drives immune pathways that are defective;

 

potentially suppresses S. aureus growth; and

 

 

improves skin barrier function.

 

 

To date, a Phase 1/2a study has been completed with pediatric and adult patients 3 years of age and older, demonstrating significant reduction in AD disease and pruritus (severe itch), as well as control of S. aureus while tapering or eliminating steroid use. The phase 1/2a trial data demonstrated good tolerability as well as significant and consistent activity with patients with mild, moderate and severe disease, across age groups including pediatrics and adults, and across key endpoints including Eczema Activity and Severity Index (“EASI”), SCORAD and pruritus.

Specifically, in the 20 pediatric subjects, FB-401 demonstrated a nearly 80% improvement from baseline in AD disease activity as measured by EASI and that effect was durable for between 3 and 8 months after stopping therapy.  The proportion of patients that achieved at least a 50% improvement in disease, or EASI 50, was 90%, while EASI 75 was achieved by 70% of the patients and EASI 90 was achieved by 30% of the patients.  In the subgroup of moderate to severe patients, 100% achieved EASI 50, nearly 90% achieved EASI 75 and a third achieved EASI 90.  The completed phase 1/2a trial data has been published in Science Translational Medicine.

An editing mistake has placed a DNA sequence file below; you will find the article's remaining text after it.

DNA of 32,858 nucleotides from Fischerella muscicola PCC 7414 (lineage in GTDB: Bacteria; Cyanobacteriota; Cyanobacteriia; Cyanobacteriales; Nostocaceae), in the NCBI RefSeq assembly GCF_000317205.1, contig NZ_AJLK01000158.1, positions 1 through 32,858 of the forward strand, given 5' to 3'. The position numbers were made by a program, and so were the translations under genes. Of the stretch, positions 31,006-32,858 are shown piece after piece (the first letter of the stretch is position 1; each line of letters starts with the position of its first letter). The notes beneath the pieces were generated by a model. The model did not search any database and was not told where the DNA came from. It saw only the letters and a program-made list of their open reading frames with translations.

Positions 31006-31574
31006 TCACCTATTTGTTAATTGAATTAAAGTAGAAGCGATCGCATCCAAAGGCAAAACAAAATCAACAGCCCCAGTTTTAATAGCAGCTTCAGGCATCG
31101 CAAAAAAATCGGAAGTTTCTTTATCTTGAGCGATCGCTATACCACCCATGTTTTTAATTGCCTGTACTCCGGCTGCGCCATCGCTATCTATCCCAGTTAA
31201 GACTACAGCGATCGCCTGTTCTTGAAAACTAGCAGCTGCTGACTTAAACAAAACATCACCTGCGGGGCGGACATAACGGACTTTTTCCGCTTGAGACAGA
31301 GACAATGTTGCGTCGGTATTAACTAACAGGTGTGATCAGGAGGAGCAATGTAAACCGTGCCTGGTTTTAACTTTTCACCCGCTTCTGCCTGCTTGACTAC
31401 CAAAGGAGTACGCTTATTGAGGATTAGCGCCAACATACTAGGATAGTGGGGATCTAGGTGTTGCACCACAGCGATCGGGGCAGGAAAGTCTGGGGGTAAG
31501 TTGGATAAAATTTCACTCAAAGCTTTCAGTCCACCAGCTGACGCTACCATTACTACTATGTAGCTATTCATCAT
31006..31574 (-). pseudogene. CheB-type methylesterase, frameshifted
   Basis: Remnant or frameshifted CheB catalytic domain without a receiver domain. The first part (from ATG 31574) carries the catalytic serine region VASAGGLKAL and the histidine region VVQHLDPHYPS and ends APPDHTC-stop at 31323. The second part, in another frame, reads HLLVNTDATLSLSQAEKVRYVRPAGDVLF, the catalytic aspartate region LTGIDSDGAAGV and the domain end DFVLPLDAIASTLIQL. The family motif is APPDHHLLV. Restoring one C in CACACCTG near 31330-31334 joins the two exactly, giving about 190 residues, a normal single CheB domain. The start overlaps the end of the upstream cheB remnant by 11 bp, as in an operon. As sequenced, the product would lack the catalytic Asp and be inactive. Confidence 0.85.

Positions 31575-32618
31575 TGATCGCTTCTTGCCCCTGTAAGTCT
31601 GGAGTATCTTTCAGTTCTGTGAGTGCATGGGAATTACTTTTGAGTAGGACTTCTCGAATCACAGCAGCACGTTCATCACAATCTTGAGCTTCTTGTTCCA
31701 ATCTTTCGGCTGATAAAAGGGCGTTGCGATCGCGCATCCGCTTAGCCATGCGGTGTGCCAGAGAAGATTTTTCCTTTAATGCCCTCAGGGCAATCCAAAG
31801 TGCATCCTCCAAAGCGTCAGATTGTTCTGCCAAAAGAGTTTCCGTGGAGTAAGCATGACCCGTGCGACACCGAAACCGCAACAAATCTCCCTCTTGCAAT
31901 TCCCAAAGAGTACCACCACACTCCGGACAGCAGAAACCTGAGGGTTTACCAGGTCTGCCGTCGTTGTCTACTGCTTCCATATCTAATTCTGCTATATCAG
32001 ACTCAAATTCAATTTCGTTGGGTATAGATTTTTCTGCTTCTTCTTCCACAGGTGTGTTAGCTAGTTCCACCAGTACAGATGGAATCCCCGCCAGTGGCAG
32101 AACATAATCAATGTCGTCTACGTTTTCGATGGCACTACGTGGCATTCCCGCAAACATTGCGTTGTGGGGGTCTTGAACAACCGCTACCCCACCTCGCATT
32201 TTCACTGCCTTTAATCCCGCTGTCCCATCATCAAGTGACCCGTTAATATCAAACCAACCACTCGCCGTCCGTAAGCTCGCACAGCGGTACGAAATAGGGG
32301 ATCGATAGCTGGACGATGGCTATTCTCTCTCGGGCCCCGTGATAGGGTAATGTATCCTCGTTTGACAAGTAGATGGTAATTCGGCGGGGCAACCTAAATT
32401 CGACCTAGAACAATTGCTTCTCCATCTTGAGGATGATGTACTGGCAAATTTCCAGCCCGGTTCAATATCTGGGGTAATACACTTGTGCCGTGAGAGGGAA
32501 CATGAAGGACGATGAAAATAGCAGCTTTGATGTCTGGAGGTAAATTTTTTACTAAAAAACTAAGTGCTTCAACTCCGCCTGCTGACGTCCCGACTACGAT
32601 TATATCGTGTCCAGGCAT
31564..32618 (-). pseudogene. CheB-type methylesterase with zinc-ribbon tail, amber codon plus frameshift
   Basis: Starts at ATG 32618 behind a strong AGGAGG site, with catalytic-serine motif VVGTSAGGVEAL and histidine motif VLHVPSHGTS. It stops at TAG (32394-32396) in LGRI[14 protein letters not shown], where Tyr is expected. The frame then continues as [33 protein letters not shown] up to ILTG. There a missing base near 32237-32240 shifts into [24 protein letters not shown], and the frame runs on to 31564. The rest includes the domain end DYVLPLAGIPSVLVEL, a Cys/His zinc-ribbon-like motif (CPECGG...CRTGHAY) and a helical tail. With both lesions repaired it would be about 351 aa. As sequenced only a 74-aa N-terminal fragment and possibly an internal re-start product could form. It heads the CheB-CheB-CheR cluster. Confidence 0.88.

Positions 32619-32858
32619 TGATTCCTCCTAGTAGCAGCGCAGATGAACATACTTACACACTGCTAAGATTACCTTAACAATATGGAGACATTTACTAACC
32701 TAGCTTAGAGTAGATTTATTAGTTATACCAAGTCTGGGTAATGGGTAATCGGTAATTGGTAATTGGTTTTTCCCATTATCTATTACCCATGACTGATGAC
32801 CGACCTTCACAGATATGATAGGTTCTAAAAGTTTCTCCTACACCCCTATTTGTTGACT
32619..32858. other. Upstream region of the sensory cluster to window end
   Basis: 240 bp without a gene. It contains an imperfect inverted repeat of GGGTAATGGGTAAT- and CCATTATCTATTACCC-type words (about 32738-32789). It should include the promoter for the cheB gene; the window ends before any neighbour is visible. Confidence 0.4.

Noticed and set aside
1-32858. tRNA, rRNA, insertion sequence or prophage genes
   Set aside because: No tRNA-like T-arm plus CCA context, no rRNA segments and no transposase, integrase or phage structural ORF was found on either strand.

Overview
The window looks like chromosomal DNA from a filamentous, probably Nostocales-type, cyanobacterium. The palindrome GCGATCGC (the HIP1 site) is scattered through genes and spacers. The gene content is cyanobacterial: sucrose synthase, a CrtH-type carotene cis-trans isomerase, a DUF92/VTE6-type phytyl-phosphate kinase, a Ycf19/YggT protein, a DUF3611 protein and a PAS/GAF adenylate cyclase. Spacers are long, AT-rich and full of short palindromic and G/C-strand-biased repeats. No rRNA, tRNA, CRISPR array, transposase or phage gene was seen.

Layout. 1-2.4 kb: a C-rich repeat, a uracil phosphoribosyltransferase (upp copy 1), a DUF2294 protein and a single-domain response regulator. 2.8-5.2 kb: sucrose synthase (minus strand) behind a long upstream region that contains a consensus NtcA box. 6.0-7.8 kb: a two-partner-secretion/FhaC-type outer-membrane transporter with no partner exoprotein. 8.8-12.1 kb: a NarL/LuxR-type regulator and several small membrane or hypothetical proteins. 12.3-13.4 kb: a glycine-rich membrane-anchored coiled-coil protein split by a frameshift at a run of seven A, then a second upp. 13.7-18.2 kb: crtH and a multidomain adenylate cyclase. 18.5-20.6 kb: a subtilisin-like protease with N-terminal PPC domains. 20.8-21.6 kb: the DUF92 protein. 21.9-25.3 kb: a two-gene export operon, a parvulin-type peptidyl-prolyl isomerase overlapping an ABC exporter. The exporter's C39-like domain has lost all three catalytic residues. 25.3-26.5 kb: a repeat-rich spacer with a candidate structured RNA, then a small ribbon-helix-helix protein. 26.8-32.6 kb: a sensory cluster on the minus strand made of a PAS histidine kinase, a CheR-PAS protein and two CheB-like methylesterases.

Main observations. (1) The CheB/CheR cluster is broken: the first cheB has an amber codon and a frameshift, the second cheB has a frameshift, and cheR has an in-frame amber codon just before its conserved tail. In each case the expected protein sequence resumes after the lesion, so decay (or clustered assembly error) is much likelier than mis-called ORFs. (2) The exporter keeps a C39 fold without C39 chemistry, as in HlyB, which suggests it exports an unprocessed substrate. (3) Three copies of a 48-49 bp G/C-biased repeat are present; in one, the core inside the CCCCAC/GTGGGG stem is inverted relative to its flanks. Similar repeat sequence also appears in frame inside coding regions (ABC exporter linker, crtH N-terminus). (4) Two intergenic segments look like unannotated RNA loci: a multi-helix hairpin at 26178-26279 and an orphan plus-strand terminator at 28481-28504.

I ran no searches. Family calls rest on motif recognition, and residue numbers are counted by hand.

In September 2020, Forte initiated a multi-center, placebo-controlled and double-blinded clinical trial of FB-401 which was expected to enroll approximately 124 adolescent and adult AD subjects and healthy volunteers aged 2 years of age and older. Enrollment was completed with 154 subjects in March 2021. For additional information about the trial, see ClinicalTrials.gov using the identifier NCT04504279.

In October 2020, the U.S. Food and Drug Administration (“FDA”) granted Fast Track Designation to FB-401 for the treatment of AD.

17


Intellectual Property

We have eleven U.S. patents which provide extensive protection covering the composition and method of use of our Gram-negative bacteria technology which is focused on inflammatory skin conditions.

In December 2017, Forte entered into an exclusive license agreement with the Department of Health and Human Services (“DHHS”), as amended in May 2020. Under the agreement, the DHHS granted Forte an exclusive, sublicensable and worldwide license to certain patent rights under which we may develop and commercialize pharmaceutical and biological compositions comprising Gram-negative bacteria for the topical treatment of dermatological diseases and conditions.

Components of Operating Results

Revenue